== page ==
, , , ,

I was having a hard time with this post because I was trying to show how sexy and important this cornerstone of Mexican food is while reconciling how easy (although time consuming) it is to prepare them. Plus it took me 10+ years to finally conjure a recipe that fit my requirements, embarrassing. Part of the long journey is due to their very name, REFRIED beans. Well guess what? Not only are they not RE-Fried, they aren’t even fried one time, so deceitful, you little legumes.

So for the requirements: Taste and Texture

Taste: I want them to have a nice flavor that is not overwhelmed or overcrowded with other elements (I made the mistake of adding onions, celery, garlic, and even carrots which makes for some nutritious eats but detracts from the goal at hand.) What reigns supreme here, is simplicity. Pinto bean flavor with a hint of garlic and salt and oil to bring it all together.

Texture: This is actually the more important element. These guys should be so creamy, you won’t even need cheese in your burritos. I thought the more oil administered, the creamier, right? Not so. In fact you can leave out the oil completely if inclined to do so. What I’ve found is the combination of a low boil + enough bean boil liquid +  immersion blender = Creamy Overload. So, Let’s do dis!


Speckled Beauties

Epic Refried Beans

1 lb pinto beans

1 tsp garlic powder

up to 1/4 c vegetable oil (optional)

salt to taste (I use kosher salt so if using table salt use less to start off with)

1) Cover beans by 1-2 inches water and soak overnight 6-8 hours.

2) Drain beans and cover with an inch of fresh water. Bring to a boil then reduce heat to a nice simmer. Nice simmer means a low boil which also means you have bubbles rising to the top but you don’t need to add water every 5 minutes. The initial boil will probably create some frothiness; skim that off the top.

3) Keep at a low boil for an hour, adding water to keep the level at an inch or more above the bean level. At this time add about 2 TBS salt.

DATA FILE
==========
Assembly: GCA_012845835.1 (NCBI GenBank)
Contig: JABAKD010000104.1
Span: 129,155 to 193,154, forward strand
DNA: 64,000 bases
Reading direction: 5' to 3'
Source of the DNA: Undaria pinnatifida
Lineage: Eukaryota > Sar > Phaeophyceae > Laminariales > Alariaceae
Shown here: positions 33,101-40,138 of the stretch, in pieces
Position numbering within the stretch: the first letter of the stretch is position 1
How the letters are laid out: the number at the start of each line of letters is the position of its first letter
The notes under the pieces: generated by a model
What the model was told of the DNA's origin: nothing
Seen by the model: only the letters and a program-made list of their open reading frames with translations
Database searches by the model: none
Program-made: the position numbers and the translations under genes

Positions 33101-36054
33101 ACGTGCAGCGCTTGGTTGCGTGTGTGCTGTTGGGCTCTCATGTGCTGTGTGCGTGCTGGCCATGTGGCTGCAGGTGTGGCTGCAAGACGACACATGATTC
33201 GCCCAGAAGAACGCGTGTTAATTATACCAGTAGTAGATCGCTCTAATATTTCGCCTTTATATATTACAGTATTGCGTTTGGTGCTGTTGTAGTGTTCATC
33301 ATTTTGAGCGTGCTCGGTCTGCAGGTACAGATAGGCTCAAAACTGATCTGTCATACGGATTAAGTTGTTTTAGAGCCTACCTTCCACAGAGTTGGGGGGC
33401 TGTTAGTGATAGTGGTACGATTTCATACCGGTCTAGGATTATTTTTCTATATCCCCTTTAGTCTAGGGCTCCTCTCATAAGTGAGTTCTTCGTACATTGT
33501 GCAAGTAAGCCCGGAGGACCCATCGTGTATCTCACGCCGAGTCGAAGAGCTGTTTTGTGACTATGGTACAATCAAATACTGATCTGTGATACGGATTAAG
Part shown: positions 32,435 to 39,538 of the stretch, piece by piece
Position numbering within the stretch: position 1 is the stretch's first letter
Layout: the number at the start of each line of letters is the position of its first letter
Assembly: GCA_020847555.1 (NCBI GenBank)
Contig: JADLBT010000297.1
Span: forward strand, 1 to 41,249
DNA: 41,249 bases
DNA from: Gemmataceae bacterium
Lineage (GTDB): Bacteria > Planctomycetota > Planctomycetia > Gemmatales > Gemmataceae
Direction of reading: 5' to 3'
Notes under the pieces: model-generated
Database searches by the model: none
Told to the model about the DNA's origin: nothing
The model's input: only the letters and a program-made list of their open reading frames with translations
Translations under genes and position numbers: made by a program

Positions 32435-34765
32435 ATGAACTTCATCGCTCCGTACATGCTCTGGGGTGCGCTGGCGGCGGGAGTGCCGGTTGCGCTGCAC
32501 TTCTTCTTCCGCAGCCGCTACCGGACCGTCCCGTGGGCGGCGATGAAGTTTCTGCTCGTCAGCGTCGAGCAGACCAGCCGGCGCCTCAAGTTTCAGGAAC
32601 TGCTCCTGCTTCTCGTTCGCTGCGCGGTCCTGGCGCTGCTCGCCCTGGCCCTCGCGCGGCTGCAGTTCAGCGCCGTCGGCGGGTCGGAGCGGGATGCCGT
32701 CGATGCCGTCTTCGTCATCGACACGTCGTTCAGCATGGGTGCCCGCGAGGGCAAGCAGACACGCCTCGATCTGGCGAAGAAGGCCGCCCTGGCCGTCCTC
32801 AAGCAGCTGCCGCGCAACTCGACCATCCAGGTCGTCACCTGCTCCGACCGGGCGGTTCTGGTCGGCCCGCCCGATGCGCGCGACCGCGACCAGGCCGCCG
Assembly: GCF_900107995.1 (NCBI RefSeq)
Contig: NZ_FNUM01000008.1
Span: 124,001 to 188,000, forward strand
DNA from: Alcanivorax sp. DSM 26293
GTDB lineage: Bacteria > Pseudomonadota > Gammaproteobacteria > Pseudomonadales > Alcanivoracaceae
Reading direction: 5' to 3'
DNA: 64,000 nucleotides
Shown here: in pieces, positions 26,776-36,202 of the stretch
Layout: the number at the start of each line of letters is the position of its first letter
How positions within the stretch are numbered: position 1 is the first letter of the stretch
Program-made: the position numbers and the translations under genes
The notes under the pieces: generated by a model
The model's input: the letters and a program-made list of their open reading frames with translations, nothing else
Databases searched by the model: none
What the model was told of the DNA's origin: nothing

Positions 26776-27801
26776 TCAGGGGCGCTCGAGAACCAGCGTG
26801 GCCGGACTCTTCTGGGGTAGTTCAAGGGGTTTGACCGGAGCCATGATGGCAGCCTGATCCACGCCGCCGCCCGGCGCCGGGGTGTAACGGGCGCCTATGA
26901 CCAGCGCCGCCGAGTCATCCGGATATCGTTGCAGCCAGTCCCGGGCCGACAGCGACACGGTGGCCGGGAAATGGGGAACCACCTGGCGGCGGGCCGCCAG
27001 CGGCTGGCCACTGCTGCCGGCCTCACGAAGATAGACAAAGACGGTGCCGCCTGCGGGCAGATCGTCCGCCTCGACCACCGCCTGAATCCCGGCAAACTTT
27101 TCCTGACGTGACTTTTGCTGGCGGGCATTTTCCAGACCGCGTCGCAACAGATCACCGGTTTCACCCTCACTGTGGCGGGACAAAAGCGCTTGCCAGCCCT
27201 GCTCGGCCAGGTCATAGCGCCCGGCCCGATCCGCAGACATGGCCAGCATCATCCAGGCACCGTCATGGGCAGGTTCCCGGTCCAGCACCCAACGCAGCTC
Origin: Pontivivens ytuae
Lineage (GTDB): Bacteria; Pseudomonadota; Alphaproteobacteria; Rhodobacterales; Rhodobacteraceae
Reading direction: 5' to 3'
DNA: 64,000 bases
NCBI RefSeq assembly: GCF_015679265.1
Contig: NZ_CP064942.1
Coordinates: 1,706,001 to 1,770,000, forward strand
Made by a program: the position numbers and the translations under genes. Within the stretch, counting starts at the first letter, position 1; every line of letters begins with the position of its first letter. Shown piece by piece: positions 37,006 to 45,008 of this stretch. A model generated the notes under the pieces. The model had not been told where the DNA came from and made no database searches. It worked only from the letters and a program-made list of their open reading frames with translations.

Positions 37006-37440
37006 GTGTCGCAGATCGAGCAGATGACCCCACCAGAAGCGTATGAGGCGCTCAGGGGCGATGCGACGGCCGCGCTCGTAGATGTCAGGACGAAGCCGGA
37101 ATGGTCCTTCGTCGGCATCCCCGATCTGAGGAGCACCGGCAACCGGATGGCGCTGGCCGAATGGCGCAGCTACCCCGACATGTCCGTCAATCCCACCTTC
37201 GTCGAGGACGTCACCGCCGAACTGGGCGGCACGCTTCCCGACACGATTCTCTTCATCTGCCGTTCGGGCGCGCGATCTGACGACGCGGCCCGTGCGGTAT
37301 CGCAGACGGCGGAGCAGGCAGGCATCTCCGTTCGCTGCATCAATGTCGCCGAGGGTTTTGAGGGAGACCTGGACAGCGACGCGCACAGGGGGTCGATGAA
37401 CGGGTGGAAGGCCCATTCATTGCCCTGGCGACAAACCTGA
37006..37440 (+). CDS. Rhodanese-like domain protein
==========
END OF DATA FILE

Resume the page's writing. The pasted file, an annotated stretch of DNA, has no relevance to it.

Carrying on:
4) Keep cooking for 1/2 hour more. At this point taste a bean to see if they need more salt and if the beans are done => done meaning that the bean is cooked through and you have brought out its own creamy nature. Add more salt if needed. If the beans are cooked through and the pot still has enough liquid to be classified as juicy then move on to the next step. If not, cook longer, adding more salt and water as is necessary, checking at 10 minute intervals. I usually add about a 1/4 c salt when it’s all said and done but I do it gradually so I don’t have a salty mess. (I know a quarter cup sounds excessive but it is a pot of beans not something that will be consumed in one sitting. Plus, you have control and can add zero salt if you want. Look at you being in charge of your own kingdom.)

5) Fun Part: Turn off beans and let them cool slightly (say 5 minutes) add the garlic powder and oil 2-4 TBS (if using) and bust out your immersion blender and watch the magic unfold. (If you don’t have an immersion blender then go out and get one. Seriously this tool is super handy and relatively inexpensive. I use it all the time. It cuts down on the danger element of pureeing, especially with soups=> no more blender burns. BUT you can also use a potato masher to transform the frijoles. Pros: caloric burn would equal caloric intake of said beans Cons: takes a much longer time to take beans to next level AND beans not quite as creamy)



And Dressed and Pressed

And Dressed and Pressed

Ahhh… Perfection, finally It only took a dozen years or so but it was worth it.